In the 21st century, learning and Internet-based technologies are becoming increasingly interwoven. For a growing proportion of children in the developed world, blogs, social networking, multiplayer online games, and instant messaging systems are figuring significantly in their daily lives (Sefton-Green, 2004; Somekh, 2004). Education systems have, for a long time, recognized the potential of technology to enhance and enrich teaching and learning; however, the realization of that potential has more often than not been disappointing (Cuban, 2001; Somekh, 2001). In Australia, we continue to receive strong statements from the Government about the educational importance of integrating ICT into teaching and learning (cf. Learning in an Online World, MCEETYA, 2005); but the reality is, schools and universities are struggling to achieve such goals.
Key Terms in this Chapter
Zing: A collaborative software system that allows groups of user to meet and work together either face-to-face or online. Zing is a form of a group decision support system.
Multiplayer Online Games: Internet-based computer games that allows large numbers of users to play together in the same virtual arena.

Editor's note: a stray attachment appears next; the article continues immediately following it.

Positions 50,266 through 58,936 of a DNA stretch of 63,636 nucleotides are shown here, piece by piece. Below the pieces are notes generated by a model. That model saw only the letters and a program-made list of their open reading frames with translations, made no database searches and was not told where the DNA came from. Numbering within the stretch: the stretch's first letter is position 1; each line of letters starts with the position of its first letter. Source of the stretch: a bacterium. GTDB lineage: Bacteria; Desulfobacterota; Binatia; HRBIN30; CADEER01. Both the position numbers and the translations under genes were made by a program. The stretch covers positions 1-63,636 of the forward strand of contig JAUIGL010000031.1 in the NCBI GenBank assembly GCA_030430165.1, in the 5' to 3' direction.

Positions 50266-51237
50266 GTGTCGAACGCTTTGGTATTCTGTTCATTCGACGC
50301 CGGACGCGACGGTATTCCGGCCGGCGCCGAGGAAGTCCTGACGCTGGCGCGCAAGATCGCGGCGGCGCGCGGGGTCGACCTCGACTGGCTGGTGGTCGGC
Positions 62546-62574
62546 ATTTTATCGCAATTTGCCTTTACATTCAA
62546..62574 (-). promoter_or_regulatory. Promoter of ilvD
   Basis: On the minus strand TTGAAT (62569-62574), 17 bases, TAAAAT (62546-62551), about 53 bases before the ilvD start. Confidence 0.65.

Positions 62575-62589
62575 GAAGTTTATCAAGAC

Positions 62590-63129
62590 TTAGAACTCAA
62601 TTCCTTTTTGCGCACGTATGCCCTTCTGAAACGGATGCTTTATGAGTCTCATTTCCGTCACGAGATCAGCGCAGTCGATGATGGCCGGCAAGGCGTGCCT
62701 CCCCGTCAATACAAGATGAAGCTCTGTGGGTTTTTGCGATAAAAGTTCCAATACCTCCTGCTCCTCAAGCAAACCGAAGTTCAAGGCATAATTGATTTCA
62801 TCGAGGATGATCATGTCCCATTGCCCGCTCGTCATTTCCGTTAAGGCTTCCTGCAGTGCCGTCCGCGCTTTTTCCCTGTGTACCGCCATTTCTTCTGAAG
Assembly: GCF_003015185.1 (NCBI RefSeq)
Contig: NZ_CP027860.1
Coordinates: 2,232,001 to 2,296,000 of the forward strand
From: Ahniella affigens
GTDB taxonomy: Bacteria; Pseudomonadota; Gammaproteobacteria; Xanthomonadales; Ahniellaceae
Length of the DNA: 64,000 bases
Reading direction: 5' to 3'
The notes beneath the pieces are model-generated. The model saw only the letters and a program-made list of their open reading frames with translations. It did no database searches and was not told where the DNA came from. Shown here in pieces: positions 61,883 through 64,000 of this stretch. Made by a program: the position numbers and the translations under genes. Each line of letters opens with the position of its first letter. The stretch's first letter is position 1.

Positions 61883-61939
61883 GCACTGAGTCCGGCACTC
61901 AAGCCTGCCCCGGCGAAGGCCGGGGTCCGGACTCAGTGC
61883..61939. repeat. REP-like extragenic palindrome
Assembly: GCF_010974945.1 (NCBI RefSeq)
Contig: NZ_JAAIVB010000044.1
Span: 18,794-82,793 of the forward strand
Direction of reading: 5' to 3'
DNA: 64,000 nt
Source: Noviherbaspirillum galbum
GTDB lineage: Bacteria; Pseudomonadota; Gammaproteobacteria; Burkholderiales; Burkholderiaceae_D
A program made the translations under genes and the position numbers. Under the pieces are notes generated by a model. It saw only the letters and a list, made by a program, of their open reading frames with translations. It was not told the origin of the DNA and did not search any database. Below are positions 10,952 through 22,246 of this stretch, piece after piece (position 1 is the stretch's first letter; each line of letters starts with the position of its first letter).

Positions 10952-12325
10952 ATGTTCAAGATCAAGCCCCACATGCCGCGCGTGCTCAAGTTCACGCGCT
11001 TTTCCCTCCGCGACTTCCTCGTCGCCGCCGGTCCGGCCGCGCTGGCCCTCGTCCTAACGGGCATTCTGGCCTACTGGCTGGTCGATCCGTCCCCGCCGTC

Blog: An online journal or diary where entries or postings are displayed in reverse chronological order (e.g., http://edublogs.org or http://blogger.com ).
Social Networking: A generic term for Internet-based systems that allow users to create communities based around shared interests for the purposes of sharing and exchange.
Web2.0: An emerging suite of second-generation Internet-based software systems that allow users to form communities of interest for the purposes of sharing and exchange.
Cloud Tag: A weighted-frequency list of popular tags or keywords. Often used in social networking systems to visualise the activity of the community.
Elgg: An open source software system designed to allow users to create social networks for sharing resources. It has been developed by Ben Werdmuller and David Tosh.